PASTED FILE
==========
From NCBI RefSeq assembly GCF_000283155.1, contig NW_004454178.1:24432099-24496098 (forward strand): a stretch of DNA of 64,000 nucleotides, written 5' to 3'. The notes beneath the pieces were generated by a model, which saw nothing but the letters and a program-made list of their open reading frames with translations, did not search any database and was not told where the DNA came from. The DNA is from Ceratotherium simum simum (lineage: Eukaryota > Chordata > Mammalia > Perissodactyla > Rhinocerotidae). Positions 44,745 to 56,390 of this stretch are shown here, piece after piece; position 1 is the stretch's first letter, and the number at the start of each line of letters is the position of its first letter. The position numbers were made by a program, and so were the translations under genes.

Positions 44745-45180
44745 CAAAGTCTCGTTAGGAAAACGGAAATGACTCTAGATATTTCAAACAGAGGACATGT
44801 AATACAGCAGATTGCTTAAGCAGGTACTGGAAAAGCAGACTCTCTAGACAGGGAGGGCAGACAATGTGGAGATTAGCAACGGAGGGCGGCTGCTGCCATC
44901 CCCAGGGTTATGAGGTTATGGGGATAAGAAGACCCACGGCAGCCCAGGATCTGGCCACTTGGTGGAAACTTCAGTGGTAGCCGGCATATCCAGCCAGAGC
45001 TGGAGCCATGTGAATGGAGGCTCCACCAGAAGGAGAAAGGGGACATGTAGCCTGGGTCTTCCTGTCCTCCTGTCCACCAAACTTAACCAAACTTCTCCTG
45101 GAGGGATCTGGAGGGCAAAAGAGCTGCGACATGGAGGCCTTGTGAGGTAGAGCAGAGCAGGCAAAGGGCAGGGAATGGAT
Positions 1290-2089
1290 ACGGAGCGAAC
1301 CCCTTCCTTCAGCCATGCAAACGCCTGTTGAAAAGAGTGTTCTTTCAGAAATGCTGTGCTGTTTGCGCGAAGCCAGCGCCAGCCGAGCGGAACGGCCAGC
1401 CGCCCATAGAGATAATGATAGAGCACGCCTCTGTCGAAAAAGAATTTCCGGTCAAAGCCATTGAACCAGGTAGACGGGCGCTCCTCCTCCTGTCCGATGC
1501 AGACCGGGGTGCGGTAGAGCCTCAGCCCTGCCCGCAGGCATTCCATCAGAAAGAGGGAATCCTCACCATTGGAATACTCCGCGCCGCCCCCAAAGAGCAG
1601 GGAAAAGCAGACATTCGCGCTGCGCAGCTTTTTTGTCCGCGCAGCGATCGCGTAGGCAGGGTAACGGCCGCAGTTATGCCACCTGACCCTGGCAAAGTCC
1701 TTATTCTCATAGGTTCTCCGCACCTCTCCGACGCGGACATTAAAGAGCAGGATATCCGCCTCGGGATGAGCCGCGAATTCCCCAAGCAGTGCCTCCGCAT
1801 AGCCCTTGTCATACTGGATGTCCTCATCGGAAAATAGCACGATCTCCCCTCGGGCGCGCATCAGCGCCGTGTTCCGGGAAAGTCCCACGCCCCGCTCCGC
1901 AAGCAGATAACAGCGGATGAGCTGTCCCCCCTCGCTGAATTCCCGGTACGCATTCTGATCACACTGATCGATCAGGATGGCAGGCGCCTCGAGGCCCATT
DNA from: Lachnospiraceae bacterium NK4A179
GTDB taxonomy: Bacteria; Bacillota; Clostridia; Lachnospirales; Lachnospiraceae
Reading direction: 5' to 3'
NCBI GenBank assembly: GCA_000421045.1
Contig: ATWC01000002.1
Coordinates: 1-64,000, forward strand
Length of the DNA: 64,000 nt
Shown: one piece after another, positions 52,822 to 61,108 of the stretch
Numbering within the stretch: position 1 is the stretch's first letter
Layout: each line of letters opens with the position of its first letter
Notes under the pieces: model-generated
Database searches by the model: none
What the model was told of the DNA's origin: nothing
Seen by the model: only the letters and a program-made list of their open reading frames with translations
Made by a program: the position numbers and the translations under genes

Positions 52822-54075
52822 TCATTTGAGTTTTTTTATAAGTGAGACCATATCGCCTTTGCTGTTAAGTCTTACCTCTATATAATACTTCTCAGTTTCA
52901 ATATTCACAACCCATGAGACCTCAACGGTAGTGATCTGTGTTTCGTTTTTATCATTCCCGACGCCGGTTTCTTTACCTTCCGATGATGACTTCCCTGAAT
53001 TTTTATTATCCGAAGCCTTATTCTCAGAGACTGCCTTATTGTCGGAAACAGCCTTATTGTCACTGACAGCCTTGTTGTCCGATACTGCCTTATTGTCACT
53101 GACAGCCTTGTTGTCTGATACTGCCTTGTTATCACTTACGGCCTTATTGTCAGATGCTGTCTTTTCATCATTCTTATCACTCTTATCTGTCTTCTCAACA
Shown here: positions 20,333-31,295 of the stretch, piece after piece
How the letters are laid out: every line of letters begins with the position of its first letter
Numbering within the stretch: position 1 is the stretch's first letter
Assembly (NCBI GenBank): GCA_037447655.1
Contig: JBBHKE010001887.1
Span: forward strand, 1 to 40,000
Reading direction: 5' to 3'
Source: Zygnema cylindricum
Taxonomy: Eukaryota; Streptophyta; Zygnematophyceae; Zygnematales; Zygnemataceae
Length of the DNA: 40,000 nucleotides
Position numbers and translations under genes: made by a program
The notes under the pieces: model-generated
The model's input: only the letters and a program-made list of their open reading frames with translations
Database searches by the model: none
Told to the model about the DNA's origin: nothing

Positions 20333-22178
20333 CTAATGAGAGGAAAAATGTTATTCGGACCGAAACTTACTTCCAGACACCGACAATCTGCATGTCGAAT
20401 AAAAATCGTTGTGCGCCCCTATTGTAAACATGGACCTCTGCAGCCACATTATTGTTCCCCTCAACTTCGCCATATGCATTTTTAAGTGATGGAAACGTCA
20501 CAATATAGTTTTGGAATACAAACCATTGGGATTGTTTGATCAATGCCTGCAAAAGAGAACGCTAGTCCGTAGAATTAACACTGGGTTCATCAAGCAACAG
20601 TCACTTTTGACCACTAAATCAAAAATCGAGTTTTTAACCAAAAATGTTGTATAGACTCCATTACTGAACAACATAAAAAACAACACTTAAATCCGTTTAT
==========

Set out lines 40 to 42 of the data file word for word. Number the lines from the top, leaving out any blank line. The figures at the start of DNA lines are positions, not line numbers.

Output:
Assembly (NCBI GenBank): GCA_037447655.1
Contig: JBBHKE010001887.1
Span: forward strand, 1 to 40,000